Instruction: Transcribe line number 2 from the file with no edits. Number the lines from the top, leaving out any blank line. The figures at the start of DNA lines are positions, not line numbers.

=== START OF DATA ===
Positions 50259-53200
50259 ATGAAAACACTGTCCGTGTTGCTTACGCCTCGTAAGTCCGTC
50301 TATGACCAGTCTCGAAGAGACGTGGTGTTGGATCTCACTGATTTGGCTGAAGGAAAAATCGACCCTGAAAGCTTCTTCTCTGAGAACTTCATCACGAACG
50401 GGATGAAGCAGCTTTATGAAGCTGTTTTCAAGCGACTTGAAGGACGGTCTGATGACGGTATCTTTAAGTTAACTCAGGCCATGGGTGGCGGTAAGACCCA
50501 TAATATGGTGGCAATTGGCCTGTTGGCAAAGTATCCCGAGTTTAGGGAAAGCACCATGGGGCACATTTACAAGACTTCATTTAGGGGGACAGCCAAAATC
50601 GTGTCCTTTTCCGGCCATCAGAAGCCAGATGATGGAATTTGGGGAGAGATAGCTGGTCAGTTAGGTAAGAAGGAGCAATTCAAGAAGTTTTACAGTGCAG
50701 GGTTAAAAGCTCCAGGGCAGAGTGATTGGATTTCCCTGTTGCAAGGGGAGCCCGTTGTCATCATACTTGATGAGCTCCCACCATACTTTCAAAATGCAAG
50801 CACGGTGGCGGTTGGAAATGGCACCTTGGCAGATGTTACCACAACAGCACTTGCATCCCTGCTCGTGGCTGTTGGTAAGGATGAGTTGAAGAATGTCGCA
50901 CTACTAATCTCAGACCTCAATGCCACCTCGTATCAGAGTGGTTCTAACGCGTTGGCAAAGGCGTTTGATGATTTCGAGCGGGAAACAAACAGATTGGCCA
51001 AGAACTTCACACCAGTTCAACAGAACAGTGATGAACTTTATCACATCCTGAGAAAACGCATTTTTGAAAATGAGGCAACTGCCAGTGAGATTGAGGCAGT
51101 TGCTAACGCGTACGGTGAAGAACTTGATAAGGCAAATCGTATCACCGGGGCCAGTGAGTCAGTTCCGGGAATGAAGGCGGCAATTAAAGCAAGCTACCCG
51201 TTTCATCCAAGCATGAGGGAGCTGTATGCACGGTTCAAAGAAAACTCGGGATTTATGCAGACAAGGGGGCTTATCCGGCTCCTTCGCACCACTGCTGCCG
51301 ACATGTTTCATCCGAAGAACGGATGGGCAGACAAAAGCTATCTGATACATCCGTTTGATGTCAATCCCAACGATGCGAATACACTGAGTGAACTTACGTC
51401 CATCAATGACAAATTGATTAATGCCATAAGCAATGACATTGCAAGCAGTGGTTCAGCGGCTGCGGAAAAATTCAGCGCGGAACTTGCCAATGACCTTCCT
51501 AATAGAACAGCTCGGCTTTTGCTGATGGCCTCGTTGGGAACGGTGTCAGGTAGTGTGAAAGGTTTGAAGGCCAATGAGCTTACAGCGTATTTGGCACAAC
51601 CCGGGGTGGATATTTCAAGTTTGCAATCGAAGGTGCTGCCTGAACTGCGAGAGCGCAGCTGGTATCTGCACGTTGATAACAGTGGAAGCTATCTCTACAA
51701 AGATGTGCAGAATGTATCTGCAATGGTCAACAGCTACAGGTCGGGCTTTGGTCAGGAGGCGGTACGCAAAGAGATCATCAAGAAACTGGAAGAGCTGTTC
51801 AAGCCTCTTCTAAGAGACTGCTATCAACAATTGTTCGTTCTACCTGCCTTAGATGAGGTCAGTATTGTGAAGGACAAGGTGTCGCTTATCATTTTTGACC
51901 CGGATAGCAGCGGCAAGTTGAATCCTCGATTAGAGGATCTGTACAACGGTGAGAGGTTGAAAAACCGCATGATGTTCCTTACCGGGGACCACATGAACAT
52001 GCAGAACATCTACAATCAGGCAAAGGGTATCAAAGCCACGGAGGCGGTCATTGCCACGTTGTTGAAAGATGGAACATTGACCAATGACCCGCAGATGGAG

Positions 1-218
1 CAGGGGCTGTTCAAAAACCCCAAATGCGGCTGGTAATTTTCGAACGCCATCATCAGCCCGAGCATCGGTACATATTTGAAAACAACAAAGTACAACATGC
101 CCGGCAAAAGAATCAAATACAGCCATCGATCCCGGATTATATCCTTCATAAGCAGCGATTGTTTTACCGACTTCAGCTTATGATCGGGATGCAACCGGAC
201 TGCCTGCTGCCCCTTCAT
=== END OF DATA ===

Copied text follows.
50259 ATGAAAACACTGTCCGTGTTGCTTACGCCTCGTAAGTCCGTC